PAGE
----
Kucinich Airs His Disagreement with Markos Moulitsas on Health Care Bill
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JUAN GONZALEZ: We begin our show in Washington with Congressman Dennis Kucinich, who has been at the center of two important debates in the House this week.
On healthcare, the Ohio Democrat is threatening to vote against his party’s healthcare reform package because it does not contain a robust public option. With House Speaker Nancy Pelosi scrambling to get enough votes, the fate of the healthcare reform bill could come down to a single vote.
Dennis Kucinich’s bill to force the withdrawal of all US troops from Afghanistan was taken up on Wednesday. After a rare three-and-a-half-hour debate on the war, the majority of House Democrats joined with Republicans to defeat the measure. The vote was 356 to 65. Kucinich said he introduced the bill because he wants Congress to take responsibility for the war.
REP. DENNIS KUCINICH: This debate today, Mr. Speaker, we will have a chance, for the first time, to reflect on our responsibility for troop casualties that are now reaching a thousand, to look at our responsibilities for the costs of the war, which approaches $250 billion; our responsibility for the civilian casualties and the human costs of the war; our responsibility for challenging the corruption that takes place in Afghanistan; our responsibility for having a real understanding of the role of the pipeline in this war; our responsibility for debating the role of counterinsurgency strategies, as opposed to counterterrorism; our responsibility for being able to make a case for the logistics of withdrawal. After eight-and-a-half years, it is time that we have this debate.
AMY GOODMAN: Congressman Dennis Kucinich speaking on Wednesday. During the debate on Afghanistan, Rhode Island Democrat Patrick Kennedy condemned the media for failing to cover the issue.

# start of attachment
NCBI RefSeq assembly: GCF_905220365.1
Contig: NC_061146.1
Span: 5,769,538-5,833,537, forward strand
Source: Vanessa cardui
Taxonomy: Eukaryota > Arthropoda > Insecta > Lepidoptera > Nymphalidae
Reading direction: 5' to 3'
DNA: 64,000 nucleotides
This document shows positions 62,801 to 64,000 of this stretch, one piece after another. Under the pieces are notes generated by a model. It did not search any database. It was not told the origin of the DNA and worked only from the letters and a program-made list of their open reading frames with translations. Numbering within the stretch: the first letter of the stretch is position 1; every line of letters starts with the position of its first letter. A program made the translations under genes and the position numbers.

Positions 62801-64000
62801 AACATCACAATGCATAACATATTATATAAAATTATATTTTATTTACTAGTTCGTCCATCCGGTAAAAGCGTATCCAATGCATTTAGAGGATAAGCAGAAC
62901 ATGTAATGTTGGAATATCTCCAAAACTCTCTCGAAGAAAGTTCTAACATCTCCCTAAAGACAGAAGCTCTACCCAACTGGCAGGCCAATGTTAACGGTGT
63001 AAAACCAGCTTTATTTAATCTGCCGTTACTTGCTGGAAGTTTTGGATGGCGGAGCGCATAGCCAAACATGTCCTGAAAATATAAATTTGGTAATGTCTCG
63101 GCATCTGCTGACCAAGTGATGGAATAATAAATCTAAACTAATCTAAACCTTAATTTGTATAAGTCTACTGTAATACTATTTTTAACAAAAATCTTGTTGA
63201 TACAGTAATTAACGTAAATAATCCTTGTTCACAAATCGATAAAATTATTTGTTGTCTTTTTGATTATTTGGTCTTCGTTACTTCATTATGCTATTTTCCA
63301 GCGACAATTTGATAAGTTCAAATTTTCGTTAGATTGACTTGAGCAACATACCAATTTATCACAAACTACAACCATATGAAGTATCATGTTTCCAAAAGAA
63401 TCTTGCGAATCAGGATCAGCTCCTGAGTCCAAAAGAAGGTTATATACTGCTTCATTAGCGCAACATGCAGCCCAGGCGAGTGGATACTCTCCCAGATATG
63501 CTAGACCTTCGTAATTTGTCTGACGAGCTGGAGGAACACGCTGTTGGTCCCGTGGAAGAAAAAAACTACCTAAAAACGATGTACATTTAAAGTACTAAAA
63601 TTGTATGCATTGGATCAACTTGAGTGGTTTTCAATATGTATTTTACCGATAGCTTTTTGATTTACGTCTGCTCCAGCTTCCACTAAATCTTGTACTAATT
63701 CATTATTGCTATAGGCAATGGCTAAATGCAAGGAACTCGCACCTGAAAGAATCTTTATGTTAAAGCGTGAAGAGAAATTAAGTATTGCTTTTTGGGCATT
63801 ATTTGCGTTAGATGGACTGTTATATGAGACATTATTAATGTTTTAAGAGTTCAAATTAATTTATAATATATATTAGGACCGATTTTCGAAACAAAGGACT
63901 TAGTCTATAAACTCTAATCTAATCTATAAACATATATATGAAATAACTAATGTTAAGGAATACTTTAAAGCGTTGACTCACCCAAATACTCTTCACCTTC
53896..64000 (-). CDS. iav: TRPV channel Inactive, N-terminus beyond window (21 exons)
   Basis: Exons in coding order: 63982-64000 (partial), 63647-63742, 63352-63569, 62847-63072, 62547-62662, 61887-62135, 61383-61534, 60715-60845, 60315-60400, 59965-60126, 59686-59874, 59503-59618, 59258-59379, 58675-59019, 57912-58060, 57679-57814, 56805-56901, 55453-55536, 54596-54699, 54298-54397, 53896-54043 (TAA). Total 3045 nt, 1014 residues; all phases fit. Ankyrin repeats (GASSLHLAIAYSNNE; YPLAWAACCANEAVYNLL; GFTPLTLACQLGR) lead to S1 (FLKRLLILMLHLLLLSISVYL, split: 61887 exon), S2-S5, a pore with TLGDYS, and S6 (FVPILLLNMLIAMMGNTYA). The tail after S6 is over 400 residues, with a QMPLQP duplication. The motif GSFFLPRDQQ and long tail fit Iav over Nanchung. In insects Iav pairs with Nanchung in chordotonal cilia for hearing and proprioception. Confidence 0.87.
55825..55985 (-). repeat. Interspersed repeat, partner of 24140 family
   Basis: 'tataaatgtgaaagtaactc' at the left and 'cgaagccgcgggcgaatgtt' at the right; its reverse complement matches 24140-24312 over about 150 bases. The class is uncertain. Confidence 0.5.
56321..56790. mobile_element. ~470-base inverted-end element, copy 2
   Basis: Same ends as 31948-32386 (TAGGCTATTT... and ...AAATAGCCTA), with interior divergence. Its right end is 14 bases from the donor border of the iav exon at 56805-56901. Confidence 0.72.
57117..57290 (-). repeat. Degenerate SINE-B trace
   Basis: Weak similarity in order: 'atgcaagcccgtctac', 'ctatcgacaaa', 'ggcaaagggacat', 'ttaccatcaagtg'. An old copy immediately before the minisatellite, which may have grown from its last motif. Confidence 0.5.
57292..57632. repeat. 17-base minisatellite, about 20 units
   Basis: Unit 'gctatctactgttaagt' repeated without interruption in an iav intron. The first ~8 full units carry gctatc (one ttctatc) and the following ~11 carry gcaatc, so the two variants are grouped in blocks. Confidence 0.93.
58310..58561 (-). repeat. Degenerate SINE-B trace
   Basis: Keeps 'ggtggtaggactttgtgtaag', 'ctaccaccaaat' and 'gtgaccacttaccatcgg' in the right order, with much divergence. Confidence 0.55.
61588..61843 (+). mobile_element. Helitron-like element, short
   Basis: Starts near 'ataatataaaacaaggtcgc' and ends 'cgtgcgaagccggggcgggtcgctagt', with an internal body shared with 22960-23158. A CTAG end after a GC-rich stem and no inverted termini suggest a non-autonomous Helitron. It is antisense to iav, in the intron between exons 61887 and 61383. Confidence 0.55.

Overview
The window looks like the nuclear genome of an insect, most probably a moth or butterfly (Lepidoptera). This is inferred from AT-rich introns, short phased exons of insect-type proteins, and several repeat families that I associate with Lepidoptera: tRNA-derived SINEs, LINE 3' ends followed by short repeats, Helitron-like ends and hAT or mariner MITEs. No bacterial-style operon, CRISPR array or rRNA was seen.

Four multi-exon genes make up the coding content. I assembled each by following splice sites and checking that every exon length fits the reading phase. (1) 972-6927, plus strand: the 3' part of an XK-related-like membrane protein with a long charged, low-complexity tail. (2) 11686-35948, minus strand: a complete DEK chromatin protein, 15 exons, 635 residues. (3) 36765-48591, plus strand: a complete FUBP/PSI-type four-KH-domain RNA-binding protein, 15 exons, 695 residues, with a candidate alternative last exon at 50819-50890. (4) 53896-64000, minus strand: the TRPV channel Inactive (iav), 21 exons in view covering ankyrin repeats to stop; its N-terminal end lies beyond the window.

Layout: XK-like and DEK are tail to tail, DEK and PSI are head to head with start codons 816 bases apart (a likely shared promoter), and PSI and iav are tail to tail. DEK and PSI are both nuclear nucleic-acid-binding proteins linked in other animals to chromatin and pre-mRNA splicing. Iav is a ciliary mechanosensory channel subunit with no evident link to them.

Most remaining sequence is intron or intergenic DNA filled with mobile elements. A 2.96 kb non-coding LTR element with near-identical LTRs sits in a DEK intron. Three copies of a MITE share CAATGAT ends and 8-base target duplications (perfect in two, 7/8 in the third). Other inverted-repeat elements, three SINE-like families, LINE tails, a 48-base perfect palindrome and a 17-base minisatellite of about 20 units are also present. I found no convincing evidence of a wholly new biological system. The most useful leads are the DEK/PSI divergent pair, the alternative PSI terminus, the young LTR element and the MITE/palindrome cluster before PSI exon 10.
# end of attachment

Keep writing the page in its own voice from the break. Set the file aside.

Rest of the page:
REP. PATRICK KENNEDY: Finally, if anybody wants to know where cynicism is, cynicism is that there’s one—two press people in this gallery! We’re talking about Eric Massa 24/7 on the TV. We’re talking about war and peace, $3 billion, a thousand lives! And no press? No press? You want to know why the American public is fit? They’re fit because they’re not seeing their Congress do the work that they’re sent to do. It’s because the press, the press of the United States, is not covering the most significant issue of national importance, and that’s the laying of lives down in the nation for the service of our country. It is despicable, the national press corps right now!
AMY GOODMAN: Rhode Island Congress member Patrick Kennedy, the son of former senator, or the late senator, Ted Kennedy.
Well, Congress member Dennis Kucinich joins us now in Washington, DC.
We welcome you to Democracy Now!
REP. DENNIS KUCINICH: Good morning.
AMY GOODMAN: Talk about trying to invoke the War Powers Act, Congressman Kucinich.
REP. DENNIS KUCINICH: Congress has a clear constitutional responsibility, under Article I, Section 8, but the War Powers Act is a vehicle by which we can exercise our constitutional responsibility to be able to enter into the decision-making process as to whether we keep troops at war. I felt, after a eight-and-a-half years, we had waited long enough to have the debate, and so I used the War Powers Act to create the debate.
I’m glad there was a debate. Now Congress has taken responsibility. The debate didn’t turn out the way I would have liked it to, but at least we brought it into the public’s awareness that Congress has now entered into essentially affirming the Obama administration’s policy on Afghanistan.
JUAN GONZALEZ: Were you surprised by how few Democrats, of your fellow Democrats, joined you in the vote, and in terms of compared to how many Democrats, for instance, question what was going on in the war with Iraq?